- Pet Services – Like Veterinary and Food, the entire increase was “funded” by the over $120K group.
- Total Pet – 109.2% of the increase is coming from the over $120K group. The spending from 116M households (87.1%) is down $280M.
- Veterinary – $2B – 69.5% of the total increase comes from Veterinary Services. The $120K, high income group, is spending whatever is necessary, regardless of the cost. In fact, they account for 35.3% of all Veterinary expenditures. Most other groups are spending less. Of special concern is the under $50K segment. Their spending is down over $1B – in spite of and perhaps because of continuing high price increases. The result is a big reduction in veterinary visits.
- Food is down $85M primarily to deflation from November 2013 through March 2014. It is significant that the under $70K group maintained its 51.3% share of Pet Food spending. This indicates that Pets are still a major part of households across all income levels. As in supplies, deflation causes extreme competitive pressure for the manufacturers. However, unlike Supplies, lower prices do not generate increased purchases. Let’s hope the Pet Food CPI begins a gradual increase.
- Pet Supplies – The ongoing low prices are undoubtedly helping to push sales. The $1B increase is specifically being driven by 2 income groups – $70K>$120K and $150K>. More after tax income helps spur increased discretionary purchases. The problem comes for the manufacturers in trying to profitably maintain competitive pricing so they don’t lose their overall appeal across all the income groups. The current increase in spending by the higher income groups also indicates that there is an ongoing and future market for high end products.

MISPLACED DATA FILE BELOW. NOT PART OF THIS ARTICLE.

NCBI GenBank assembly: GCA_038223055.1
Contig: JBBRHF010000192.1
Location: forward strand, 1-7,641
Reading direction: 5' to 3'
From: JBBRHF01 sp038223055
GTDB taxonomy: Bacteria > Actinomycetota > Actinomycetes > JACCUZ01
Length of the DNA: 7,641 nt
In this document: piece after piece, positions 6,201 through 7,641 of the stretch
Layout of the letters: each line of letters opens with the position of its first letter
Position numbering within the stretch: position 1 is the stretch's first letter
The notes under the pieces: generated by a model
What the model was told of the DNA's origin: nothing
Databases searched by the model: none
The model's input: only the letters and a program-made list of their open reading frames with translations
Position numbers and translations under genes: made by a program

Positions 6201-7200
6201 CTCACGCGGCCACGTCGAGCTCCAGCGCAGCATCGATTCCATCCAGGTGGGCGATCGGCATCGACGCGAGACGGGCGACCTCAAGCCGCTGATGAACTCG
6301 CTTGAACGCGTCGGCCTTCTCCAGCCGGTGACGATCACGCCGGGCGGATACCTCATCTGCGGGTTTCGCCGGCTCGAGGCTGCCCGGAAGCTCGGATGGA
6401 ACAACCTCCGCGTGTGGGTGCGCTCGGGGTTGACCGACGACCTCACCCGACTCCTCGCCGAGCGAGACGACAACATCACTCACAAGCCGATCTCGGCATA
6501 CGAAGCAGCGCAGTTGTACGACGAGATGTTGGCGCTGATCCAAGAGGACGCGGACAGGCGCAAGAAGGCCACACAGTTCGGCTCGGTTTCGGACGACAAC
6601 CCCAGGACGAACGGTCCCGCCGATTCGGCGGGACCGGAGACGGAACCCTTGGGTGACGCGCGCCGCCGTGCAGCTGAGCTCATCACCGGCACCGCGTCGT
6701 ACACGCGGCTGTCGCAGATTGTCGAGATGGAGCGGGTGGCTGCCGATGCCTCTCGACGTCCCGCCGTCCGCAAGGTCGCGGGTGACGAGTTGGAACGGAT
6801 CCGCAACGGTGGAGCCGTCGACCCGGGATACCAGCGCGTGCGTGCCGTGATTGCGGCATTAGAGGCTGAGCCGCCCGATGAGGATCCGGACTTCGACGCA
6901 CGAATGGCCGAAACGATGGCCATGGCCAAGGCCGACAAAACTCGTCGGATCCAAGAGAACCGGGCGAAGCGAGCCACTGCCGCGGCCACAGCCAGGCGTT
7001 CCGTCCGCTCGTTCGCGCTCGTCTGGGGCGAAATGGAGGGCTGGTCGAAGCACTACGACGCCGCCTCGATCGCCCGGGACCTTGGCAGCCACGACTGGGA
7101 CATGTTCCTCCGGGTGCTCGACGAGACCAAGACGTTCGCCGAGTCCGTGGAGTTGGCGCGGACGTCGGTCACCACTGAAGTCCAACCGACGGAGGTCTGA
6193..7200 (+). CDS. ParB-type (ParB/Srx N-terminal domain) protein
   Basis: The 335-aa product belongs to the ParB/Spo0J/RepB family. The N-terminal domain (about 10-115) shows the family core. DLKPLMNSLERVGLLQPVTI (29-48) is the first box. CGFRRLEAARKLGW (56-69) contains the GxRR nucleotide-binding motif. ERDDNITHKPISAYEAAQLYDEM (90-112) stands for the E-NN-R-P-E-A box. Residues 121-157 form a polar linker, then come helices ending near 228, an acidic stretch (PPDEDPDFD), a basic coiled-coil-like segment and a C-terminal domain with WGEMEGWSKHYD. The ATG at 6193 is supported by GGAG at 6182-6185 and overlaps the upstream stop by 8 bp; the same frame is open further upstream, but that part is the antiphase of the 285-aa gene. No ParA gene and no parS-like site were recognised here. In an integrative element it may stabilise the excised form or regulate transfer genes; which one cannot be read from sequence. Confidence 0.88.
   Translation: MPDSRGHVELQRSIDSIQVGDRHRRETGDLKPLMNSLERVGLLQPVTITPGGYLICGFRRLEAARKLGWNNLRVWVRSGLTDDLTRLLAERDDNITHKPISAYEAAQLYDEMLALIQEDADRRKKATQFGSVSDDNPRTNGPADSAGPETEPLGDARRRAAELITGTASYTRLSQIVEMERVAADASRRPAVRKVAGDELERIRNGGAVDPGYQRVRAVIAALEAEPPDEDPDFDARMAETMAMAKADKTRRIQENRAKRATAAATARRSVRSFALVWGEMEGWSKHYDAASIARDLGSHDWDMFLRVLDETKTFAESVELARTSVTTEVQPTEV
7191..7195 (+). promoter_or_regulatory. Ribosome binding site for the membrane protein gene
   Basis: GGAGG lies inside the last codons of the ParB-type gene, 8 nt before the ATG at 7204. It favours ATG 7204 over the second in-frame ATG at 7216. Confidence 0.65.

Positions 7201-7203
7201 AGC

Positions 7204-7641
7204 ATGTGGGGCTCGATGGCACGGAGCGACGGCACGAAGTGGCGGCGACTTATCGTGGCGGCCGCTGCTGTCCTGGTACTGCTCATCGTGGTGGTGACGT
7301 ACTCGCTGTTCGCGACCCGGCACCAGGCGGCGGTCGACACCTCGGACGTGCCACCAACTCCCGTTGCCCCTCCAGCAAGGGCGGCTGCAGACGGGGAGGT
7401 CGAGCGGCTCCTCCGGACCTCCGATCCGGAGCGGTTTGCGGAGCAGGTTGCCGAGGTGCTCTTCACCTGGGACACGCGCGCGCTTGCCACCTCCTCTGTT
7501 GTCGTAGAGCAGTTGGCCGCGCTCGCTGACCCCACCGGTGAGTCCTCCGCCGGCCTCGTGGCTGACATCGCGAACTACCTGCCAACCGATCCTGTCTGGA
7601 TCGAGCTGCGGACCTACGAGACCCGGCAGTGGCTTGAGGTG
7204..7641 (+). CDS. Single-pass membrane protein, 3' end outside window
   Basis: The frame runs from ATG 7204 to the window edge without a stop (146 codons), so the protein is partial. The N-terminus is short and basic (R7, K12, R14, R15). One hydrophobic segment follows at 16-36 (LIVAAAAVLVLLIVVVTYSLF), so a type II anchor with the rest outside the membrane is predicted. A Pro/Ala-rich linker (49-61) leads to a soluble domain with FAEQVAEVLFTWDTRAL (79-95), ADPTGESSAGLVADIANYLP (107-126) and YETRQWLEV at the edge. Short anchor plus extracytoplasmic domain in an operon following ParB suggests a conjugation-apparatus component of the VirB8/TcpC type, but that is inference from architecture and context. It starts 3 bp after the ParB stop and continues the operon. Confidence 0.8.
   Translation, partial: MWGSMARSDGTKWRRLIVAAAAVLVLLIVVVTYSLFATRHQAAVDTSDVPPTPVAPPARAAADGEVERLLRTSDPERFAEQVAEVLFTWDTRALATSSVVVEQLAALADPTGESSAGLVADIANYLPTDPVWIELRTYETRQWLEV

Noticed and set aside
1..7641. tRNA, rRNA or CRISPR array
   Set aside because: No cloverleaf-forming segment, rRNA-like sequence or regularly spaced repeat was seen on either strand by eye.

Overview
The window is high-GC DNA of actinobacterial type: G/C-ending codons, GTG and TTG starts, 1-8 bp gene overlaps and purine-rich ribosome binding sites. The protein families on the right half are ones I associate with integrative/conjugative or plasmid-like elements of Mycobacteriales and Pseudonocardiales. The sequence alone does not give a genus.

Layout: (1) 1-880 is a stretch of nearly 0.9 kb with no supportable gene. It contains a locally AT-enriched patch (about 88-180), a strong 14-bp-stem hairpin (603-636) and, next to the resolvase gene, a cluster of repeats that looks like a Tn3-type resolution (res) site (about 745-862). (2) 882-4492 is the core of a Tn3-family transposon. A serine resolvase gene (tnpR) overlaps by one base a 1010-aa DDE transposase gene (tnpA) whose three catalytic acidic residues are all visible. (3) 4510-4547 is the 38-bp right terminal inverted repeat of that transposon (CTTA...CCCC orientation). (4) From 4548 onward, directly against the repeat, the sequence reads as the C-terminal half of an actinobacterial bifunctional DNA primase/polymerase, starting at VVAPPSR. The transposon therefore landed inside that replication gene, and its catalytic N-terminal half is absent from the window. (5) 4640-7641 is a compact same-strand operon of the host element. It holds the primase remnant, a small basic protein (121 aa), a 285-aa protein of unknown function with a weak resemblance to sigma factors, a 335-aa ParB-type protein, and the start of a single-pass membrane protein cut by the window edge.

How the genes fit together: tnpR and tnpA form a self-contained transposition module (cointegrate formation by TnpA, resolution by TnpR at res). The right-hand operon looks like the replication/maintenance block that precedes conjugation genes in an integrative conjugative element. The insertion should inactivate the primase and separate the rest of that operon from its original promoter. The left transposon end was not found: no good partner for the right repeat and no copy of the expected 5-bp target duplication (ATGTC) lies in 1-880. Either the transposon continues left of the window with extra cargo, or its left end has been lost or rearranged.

- Pet Service prices primarily appeal to higher income households. In fact 63.6% of purchases come from 32.1% of households – those over $70K in income. 35.6% of purchases are from the 12.9% of households with an income over $120K. With a 3+% inflation rate and a 0.9% increase in sales, the amount of services is actually down from 2013
- Pet is now 0.93% of all consumer spending – up from 0.9%. It is near 0.9% for most income groups. However, 109.2% of the overall increase comes from the over $120K group. 71% of the increase comes from households with an income of $150K or more – the only income group with increases in spending in all segments. 7.9% of households now generate 18.3% of all Pet Spending. Considering these high income facts, one has to wonder if the growth in the industry is moving from “upscale” households to “elite” households.
Thanks for your patience in “wading” through this complex subject!
As promised, a 2 page detailed Appendix is available through the link below. Just click on the button to download and save the file as a PDF.